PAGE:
The sample real life story (a.k.a. memoir) and companion essay on this page highlight the catering industry's chief ingredient -- food and how it's served. If you're in a different industry you can speak about your fascination with key resources in your industry.
“Food is everything we are. It’s an extension of nationalist feeling, ethnic feeling, your personal history, your province, your region, your tribe, your grandma. It’s inseparable from those from the get-go.”
-- Anthony Bourdain
Life Changing Encounters With The Unknown
"It was on Catering jobs that I had my first oyster, first taste of caviar, first bite of foie gras (force-feed duck liver, now banned in NYC). None of them did I like. Yet I felt enlightened that I now knew their taste and texture when someone spoke their name. (I did love the first ceviche and molten chocolate cake I tasted on a job! Years and years before you could find it in the refrigerated case at Trader’s Joe!)
But setting the dinner table was perhaps my most shocking experience when I worked my first high-end event (and it was very high-end!). To the left of the charger plate, three forks – two salad and one dinner, working your way in. To the right of the charger, three knives – starting from the right working in, two salad and one dinner. Then above the plate one dessert fork (really the same as a salad fork) and a dessert spoon, and make sure the fork faces to the right and the spoon to the left. Then if there was an entree choice and a guest ordered fish, you had to replace the dinner knife with a fish knife.
Yes, before that, I had eaten out at nice restaurants, had multiple courses. (Remember, I'm recalling over twenty years ago when I first started in Catering.) I had attended low budget catered events; small weddings and celebrations, the type where the host was usually personally involved in the planning of the food (warmed in aluminum tins atop wire collars lit by Sternos).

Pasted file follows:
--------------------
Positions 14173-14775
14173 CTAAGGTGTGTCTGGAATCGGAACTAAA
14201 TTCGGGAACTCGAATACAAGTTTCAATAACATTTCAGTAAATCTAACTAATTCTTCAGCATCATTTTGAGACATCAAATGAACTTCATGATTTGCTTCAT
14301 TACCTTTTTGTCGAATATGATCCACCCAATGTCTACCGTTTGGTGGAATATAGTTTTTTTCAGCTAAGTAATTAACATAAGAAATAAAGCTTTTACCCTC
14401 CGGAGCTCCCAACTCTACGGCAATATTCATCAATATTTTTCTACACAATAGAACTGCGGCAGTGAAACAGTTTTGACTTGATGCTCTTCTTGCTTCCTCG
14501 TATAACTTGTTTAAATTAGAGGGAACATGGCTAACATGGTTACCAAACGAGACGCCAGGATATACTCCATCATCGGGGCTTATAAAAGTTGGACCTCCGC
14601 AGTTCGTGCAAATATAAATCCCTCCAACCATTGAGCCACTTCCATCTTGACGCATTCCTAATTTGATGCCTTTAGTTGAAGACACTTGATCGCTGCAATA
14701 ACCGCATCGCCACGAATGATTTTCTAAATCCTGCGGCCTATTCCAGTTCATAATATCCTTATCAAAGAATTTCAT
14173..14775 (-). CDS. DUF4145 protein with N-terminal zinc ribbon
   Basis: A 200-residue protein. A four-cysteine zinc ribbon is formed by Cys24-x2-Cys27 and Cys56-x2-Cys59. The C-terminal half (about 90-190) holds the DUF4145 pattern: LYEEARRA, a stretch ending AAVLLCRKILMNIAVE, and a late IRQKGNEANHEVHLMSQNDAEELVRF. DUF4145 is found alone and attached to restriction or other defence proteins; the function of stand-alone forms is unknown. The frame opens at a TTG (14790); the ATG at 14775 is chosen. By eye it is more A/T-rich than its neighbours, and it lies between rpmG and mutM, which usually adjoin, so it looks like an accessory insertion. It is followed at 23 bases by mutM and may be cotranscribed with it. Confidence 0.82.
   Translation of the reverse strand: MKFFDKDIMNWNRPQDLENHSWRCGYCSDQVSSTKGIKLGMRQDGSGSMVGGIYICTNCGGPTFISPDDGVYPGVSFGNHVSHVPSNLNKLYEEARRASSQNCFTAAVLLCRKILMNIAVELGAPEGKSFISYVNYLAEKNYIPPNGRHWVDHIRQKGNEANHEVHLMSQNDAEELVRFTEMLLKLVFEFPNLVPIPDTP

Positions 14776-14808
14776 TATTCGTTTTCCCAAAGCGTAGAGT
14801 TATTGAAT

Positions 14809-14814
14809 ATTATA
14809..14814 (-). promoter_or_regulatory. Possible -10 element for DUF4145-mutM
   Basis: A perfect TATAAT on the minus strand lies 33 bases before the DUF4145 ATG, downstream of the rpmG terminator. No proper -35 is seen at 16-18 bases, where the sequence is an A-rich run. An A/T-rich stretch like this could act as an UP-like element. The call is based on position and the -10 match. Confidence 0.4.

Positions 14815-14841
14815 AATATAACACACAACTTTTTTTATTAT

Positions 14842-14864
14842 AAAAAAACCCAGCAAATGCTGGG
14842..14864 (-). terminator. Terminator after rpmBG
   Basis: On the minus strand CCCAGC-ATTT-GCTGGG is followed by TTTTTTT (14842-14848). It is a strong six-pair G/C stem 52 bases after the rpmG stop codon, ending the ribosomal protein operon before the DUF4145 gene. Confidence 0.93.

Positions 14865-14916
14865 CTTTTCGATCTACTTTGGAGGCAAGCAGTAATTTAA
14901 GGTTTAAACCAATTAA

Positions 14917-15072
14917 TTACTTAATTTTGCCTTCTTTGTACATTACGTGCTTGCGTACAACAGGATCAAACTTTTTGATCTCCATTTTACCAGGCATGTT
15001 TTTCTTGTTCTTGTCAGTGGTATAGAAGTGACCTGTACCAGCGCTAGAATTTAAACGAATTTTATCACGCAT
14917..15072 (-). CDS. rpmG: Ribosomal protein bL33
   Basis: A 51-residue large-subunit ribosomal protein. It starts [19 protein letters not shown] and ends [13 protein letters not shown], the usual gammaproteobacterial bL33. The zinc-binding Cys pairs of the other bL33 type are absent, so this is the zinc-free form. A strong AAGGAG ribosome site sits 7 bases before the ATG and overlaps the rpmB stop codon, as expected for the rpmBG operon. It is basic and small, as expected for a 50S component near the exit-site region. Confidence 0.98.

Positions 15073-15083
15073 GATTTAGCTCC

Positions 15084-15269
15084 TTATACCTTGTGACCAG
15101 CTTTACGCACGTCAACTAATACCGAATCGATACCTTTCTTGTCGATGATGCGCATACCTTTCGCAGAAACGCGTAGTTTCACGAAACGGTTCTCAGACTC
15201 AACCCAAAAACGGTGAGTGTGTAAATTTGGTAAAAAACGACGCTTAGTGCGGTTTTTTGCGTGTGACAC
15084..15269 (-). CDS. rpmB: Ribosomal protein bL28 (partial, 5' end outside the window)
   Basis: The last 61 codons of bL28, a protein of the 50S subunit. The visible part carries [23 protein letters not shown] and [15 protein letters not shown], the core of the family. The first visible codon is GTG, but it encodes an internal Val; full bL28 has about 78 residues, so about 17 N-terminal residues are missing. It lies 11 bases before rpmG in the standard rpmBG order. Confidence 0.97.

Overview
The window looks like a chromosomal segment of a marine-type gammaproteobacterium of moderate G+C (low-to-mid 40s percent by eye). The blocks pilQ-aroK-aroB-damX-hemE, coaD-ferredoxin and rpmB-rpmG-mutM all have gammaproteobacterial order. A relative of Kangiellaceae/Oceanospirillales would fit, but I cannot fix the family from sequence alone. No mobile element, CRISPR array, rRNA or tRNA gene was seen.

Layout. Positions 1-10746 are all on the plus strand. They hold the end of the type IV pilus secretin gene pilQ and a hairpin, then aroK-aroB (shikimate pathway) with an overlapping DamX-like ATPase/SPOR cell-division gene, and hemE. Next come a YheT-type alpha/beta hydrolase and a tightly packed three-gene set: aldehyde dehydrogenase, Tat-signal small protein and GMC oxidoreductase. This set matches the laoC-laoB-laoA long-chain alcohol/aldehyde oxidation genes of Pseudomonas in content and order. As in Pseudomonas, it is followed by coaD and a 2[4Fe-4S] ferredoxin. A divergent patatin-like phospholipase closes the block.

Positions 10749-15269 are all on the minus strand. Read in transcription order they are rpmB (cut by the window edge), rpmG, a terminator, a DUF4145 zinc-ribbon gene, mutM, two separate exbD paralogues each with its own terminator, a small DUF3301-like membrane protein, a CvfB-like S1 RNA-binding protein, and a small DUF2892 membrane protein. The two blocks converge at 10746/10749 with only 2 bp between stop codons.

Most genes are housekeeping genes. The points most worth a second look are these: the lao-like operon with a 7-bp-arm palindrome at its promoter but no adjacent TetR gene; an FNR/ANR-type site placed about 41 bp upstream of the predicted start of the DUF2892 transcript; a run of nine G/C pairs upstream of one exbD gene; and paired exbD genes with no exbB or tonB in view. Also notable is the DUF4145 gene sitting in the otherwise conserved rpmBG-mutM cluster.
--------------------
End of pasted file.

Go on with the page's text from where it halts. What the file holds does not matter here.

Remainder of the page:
But I had never sat at a table that was set beforehand with silverware for multiple courses. (And over the years I have noticed the guests, who like me at first, are confused by all the silverware!)
Setting that table, I suddenly understood how much more Food is about beyond the bites: personal identity; group affiliation; and socioeconomic class. There are ritualistic communications happening in how food is served. I pondered that first party about the differences -- in space, time, and content – of my eating experiences and those of the guests.
But as time passed and setting tables was instinctual, I became fascinated by the diversity of the guests I was serving. Many were very nice, even playful, and shared their personalities and called out mine as I served them.
Those friendly, caring interactions with guests, many of affluent backgrounds beyond my imagination, built up my confidence in my own personal value, whatever the setting." - Trayce
New stories for this Story Category will be posted above the sample story.
In Much Of The World
(including pockets of the U.S.) discussion about Food is still very much about survival. For the well-off world we are part of, Food has become a key stimulus to Travel. According to TripAdvisor bookings the fastest growing Travel category is Food Experiences. Locally Food Travel has been stimulated by the rise of Food Critics, and Eatertainment Dining where good food (including festivals) are combined with drink, entertainment, and other activities under one roof. (Check out this comprehensive History of Eating Out in America !)